Programming to a Mechanical Failure Ceiling

(An opinion piece)

Idealistically a max effort lift or rep in the weights-room should be executed technically ‘well’ or better explained it should match the technique bandwidth and standard that aligns with the movement pattern intended. Training needs to be purposeful and high quality. 

But when our athletes ‘max out’ coaches can sometimes become lenient on the deviations from the movement pattern intended, coached and developed, arguably deciding or prioritising how much weight can an athlete move verses how much force can the athlete coordinate and express in the intended movement pattern. Exactly how much deviation is productive and have we decided on the edge of these technical standards before we test strength. Amongst the noise of technological advancement and utilisation in training I think it is important we do not forget to have a clear philosophy underpinning the programming and performance before testing or monitoring. 

Is technique black and white or universally agreed on? Neither! But there is at least thought camps or on a smaller level techniques coached specifically to an individual. Now, before it’s commented on, yes individual anatomy varies person to person and is a relevant factor. But there is a bandwidth of what quote on quote ‘normal’ or ‘desirable’ technique tends to look like in the common currency that is the human body. On a simplistic level, is ROM full or sufficient for that individuals anatomy, is it symmetrical where it can be, is the control of the load smooth matching the descending cortical intent and finally is there proprioceptive understanding in sync with this motor output. Intent being the pattern programmed with specific traits understood.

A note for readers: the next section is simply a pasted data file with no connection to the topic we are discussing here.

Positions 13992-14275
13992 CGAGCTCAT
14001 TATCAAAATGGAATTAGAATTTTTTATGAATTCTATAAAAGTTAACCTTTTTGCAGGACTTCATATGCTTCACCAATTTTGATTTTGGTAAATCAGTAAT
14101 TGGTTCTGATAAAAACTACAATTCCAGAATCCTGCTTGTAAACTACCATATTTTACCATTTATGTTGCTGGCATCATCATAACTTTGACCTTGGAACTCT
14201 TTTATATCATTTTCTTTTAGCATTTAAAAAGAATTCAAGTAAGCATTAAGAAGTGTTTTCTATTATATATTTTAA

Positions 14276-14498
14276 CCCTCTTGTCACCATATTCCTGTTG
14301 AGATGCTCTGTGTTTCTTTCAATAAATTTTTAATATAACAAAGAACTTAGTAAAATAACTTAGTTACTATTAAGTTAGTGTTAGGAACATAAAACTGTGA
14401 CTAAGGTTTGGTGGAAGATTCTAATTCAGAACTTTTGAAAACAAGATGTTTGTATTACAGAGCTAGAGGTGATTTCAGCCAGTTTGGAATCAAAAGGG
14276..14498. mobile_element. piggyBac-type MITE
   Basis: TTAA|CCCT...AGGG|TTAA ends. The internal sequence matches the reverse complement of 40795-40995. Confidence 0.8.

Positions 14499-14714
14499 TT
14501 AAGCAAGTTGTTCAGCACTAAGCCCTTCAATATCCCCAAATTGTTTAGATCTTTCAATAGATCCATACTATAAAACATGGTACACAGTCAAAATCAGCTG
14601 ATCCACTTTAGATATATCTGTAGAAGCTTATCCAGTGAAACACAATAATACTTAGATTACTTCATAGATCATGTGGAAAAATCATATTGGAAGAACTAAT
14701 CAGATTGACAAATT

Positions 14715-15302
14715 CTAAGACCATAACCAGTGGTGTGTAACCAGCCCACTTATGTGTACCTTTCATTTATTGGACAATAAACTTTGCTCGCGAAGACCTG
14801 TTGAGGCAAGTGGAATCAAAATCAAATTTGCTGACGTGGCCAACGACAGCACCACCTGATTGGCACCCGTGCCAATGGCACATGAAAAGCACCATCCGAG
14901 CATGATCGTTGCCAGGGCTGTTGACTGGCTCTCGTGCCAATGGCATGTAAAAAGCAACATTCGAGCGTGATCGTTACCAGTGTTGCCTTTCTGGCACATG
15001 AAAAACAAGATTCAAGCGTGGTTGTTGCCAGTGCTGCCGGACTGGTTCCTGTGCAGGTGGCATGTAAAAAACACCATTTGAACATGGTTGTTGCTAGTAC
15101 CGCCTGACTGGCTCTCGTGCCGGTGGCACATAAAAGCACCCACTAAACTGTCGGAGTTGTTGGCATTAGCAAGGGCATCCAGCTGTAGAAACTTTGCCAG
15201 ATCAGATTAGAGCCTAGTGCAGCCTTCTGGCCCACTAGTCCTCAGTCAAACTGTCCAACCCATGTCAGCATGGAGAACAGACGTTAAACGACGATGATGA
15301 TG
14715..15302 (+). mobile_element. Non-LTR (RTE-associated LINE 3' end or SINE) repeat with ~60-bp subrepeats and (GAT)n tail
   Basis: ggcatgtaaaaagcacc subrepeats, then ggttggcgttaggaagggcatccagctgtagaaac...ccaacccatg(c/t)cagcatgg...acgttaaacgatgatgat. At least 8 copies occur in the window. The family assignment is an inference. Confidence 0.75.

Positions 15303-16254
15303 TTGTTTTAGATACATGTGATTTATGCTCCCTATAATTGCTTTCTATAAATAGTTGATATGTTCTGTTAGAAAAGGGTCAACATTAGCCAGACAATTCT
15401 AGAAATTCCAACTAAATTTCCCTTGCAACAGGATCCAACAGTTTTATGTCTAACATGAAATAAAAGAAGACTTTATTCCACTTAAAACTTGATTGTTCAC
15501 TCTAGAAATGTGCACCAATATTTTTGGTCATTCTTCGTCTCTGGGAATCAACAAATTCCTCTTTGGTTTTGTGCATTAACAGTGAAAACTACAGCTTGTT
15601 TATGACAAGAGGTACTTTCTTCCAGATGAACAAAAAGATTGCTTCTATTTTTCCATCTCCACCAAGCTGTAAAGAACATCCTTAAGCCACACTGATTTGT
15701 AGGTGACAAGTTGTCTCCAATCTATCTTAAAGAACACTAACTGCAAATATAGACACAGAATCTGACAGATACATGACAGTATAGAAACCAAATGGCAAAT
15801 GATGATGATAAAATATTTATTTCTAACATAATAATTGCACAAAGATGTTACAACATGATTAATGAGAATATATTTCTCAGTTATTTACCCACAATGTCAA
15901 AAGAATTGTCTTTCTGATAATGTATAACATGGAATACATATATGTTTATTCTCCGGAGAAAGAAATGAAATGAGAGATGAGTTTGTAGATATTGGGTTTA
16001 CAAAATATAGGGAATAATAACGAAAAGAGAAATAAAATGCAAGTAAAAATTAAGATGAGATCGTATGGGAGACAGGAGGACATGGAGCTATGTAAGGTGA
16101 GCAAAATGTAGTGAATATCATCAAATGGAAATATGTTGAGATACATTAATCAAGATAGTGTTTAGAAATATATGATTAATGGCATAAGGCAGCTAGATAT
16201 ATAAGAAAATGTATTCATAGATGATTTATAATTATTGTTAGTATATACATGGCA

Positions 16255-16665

What is Mechanical Failure? Training to an intensity or load that exceeds the desired technique (my own words). But what is the cost and risk v reward of this

Deviation from ideal technique does not guarantee injury or directly cause it. Does one bad rep cause injury – hopefully not, especially given that sport and the chaotic nature of competition will expose athletes to loads that can exceed the training environment. But can repetitive stress overload a tissue that’s being required to compensate or tolerate a role as a prime mover instead of its synergist or secondary movement role… I certainly think that’s plausible. 

I’ll expose my methodology openly for debate. In the context of programming athletes to select a weight that doesn’t leave them reps in reserve on the last rep, I have typically coached athletes to set the ceiling of their training loads where additional load in that moment would prevent them completing the rep in accordance to the standard, cues and intent coached. 

My reasoning for setting a mechanical or technique failure ceiling is I want the repetitive practise of training to reinforce the coordination and motor control of expressing force to be prescriptive, with less redundant variables. Parking my thoughts on periodisation to keep this article brief, mechanical failure provides valuable identification of a motion segment or tissue that may be the weakest link in a chain. Where and how an athletes technique breaks down can inform the exercise selection to overcome this plateau and focus the next best step. After all testing is not only to appraise the effectiveness of training interventions, but inform the process we continue with. 

Andy McDonald BSc MCSP CSCS

Andy McDonald BSc MCSP CSCS

Strength & Conditioning Coach,
Inform Performance Podcast Host